Peatlands are a type of wetland which store more organic carbon than any other type of land ecosystem in the world.
Due to waterlogged conditions, dead plant materials do not fully decay and carbon accumulates in peatlands over thousands of years.
Therefore, natural peatlands help to cool the climate by capturing carbon dioxide (CO2) from the atmosphere through photosynthesis and trapping carbon in soils.
However, artificial drainage of peatlands for agriculture aerates the soil and enhances the decay of organic matter, rapidly releasing carbon into the atmosphere.
Peatlands are a missing piece of the carbon cycle puzzle; little is known about how much carbon has been released due to drainage and conversion of peatland to cropland during the historical sprawl of agriculture, and about the role of cultivated peatlands versus natural peatlands.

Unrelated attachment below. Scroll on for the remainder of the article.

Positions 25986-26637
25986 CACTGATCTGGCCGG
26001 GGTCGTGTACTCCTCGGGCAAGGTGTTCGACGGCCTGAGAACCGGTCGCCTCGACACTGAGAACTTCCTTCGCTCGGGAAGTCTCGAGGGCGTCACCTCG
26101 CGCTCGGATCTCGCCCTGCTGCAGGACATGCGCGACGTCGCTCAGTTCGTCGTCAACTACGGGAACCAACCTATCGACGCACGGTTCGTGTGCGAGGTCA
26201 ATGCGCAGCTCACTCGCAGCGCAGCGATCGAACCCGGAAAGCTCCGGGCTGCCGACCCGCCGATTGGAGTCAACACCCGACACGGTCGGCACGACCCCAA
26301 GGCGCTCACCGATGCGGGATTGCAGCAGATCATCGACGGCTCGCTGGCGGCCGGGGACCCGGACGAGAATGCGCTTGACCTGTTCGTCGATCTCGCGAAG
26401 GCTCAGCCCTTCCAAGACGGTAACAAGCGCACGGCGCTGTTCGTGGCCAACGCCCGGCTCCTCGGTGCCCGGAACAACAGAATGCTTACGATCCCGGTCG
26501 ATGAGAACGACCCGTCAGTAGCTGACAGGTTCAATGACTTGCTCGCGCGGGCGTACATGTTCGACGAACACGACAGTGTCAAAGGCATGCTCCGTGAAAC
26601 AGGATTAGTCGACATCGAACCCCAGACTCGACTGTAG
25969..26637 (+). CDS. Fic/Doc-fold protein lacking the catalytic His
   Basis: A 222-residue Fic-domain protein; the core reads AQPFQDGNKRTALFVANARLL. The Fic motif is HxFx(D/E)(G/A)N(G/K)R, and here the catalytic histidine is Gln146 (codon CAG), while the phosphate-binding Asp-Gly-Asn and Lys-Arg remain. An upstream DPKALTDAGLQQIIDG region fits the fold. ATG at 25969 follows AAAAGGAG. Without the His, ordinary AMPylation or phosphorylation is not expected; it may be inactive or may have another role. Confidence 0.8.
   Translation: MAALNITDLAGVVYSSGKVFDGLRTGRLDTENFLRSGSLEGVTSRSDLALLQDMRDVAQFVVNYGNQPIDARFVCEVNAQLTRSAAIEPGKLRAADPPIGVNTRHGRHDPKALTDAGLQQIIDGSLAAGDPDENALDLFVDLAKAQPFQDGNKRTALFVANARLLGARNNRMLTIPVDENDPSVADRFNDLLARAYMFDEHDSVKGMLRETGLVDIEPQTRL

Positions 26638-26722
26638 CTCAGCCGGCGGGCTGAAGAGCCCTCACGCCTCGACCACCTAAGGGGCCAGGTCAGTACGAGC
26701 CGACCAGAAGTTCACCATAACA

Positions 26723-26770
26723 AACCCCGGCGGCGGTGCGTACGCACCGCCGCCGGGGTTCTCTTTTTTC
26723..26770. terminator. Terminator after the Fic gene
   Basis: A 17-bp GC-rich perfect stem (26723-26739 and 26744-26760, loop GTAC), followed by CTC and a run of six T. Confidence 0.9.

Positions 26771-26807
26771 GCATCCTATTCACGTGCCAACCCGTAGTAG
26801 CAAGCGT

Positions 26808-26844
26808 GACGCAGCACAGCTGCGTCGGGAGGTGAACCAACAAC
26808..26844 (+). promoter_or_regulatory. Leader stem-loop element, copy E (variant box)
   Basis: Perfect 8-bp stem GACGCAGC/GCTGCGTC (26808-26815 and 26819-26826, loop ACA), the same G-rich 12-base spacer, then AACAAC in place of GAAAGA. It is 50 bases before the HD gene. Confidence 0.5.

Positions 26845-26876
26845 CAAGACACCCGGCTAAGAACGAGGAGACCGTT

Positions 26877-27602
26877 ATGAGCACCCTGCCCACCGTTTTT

The new international study, led by INRAE and LSCE, and including the University of Exeter, quantified CO2 fluxes in natural and cultivated peatlands between 850 and 2010.
The study provides the first detailed estimates of historical carbon losses from cultivated northern peatlands.
“We incorporated peatland hydrological and carbon processes into a process-based land surface model," said Chunjing Qiu who developed the model and designed the study, and worked at the Institut National de de recherche pour l'agriculture, l'alimentation et l'environnement (INRAE) and the Laboratory for Sciences of Climate and Environment (LSCE) in France.